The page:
Resources for Distance Students

Whether you are taking a web, video, or teleconference course, studying at a distance presents its own unique challenges. However, the same studying and learning habits that allow for success in a live classroom situation apply to distance situations. These include study environment, time management skills, participation, active learning, and available resources.

Create an effective study environment and schedule

The study and learning environment is extremely important in assuring effective learning. The lack of a formal campus can mean that the distance learner must compensate by actively replicating the conditions of the learning institution in their own home. Start by finding a comfortable area free of clutter and distractions, and dedicate this space to study. This way, an area will be associated only with learning, allowing the student to ‘lock-in’ as soon as they enter.

Make a schedule and stick to it! Incorporate time for work, errands, kids, relaxation, fun, and leave some room for potential disasters (they happen to everybody).

Secure your resources

Sign up for a UNBC online tutoring account. Test the system after signing up to ensure that there are no issues.

Ensure that you have access to the UNBC Library on campus and in the regions. Ensure that you understand how to use the library catalogue and indexes in advance of needing them. Reference librarians in Prince George and distance librarians are extremely helpful for research projects, especially for finding sources and improving your searching skills. The Library maintains a comprehensive research guide for library research to help students find resources.

Your professor might not be the best person to ask about technology-related questions (e.g., UNBC computer account, Moodle), so be sure to familiarize yourself with the IT Service Desk.

Be sure to email your instructor, TA, or fellow classmates for help if you are unsure of anything, technical or content-related. Be aware of the potential delays in response time.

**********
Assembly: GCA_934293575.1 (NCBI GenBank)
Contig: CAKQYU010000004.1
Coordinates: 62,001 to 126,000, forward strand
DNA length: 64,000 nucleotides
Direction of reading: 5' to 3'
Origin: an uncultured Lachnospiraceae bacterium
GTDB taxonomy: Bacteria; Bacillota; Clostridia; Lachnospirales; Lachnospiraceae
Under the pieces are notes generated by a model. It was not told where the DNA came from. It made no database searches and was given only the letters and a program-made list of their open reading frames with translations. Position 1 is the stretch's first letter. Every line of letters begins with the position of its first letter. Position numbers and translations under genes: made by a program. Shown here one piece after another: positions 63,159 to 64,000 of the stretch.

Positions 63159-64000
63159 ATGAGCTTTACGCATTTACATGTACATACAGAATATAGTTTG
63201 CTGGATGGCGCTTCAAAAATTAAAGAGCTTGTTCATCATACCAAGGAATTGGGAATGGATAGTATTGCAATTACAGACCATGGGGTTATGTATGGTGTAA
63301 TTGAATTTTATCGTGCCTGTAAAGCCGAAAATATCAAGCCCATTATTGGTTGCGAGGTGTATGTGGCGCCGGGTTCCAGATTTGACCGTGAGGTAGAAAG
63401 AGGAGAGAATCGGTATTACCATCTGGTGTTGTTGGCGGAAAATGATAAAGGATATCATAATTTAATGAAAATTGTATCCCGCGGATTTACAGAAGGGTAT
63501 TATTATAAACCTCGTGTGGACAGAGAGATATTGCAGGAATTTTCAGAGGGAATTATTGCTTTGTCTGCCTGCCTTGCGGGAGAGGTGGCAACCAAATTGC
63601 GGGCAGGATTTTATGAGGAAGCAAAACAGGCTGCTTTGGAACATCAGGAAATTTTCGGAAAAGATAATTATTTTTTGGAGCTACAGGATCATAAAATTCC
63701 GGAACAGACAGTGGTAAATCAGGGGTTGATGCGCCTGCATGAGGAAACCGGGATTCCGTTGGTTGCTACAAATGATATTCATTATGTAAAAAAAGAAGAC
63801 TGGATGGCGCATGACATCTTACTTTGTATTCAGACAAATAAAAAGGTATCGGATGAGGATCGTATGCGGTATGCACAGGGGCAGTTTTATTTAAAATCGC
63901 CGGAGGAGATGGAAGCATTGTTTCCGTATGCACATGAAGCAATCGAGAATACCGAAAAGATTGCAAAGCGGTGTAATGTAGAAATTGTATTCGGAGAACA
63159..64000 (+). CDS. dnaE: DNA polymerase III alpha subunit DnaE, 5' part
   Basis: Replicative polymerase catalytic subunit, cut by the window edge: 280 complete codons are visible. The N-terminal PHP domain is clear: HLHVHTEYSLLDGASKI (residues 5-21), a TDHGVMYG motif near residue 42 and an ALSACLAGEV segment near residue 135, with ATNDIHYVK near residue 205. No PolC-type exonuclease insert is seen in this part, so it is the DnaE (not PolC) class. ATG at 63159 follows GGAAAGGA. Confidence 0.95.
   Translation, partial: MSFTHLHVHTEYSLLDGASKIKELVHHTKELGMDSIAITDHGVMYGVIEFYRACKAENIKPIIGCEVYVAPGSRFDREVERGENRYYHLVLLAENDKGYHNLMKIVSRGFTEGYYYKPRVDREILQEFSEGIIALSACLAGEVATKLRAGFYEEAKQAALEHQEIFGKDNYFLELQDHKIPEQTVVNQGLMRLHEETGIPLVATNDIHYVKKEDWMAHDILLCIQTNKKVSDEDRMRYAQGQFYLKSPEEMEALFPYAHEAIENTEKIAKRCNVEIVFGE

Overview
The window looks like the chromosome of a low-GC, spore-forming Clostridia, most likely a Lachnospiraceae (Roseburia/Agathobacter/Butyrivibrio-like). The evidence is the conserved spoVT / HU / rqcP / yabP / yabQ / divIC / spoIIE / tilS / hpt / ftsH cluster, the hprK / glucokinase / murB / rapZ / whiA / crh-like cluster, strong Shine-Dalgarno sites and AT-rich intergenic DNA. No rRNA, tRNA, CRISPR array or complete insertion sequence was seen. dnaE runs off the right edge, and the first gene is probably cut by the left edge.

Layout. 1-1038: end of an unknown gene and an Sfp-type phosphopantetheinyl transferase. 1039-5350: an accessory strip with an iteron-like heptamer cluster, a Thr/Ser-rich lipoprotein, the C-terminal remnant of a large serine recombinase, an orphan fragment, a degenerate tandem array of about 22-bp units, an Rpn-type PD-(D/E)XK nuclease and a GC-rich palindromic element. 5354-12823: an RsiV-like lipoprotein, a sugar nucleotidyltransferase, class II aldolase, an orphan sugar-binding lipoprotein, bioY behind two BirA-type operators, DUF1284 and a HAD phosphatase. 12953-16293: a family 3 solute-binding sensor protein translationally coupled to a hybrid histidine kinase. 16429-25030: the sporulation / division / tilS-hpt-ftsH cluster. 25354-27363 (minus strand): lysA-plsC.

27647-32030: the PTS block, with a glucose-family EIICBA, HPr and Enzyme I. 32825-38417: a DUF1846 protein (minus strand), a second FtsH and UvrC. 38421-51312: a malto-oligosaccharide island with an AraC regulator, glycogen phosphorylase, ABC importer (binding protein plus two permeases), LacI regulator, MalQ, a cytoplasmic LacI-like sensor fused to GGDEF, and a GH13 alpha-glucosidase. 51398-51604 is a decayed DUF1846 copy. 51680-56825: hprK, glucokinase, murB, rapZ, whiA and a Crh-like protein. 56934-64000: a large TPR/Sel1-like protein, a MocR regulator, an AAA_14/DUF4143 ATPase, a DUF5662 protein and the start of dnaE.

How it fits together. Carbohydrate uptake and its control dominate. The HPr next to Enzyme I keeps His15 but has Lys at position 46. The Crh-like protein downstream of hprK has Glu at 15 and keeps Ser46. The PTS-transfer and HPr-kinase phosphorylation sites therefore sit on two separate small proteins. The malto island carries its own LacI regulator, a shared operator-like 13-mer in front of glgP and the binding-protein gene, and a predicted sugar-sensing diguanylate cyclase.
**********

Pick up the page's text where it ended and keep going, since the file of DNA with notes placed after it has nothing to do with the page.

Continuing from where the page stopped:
Participate and be an active learner

Be sure you understand the requirements of the course, including due dates, assignments, quizzes, participation, etc., and what special requirements you as a distance student are expected to complete. How are assignments to be handed in? What format does your professor want you to send attachments in?

Try to participate as much as possible, even if there isn’t a formally graded participation component. Participation helps to keep learning active, which is essential to success in a distance situation. Ask questions, think of examples, do sample quizzes from your textbook, discuss paper ideas with your professor or TA, etc.

Fight isolation and maintain enthusiasm

A student at a formal campus has the advantage of being surrounded by hundreds or thousands of other students with a similar mentality. They can discuss their goals as well as their frustrations with other students, or at least know that they are all in the same boat. The distance learner may lack this environment, and as such must always be mindful of their goals and intentions. Remind yourself why you are taking a course, and what you hope to gain out of it.

Make friends with another distance student, and form a study group or simply go out for coffee to discuss your course. These interactions help to maintain enthusiasm and interest in the class.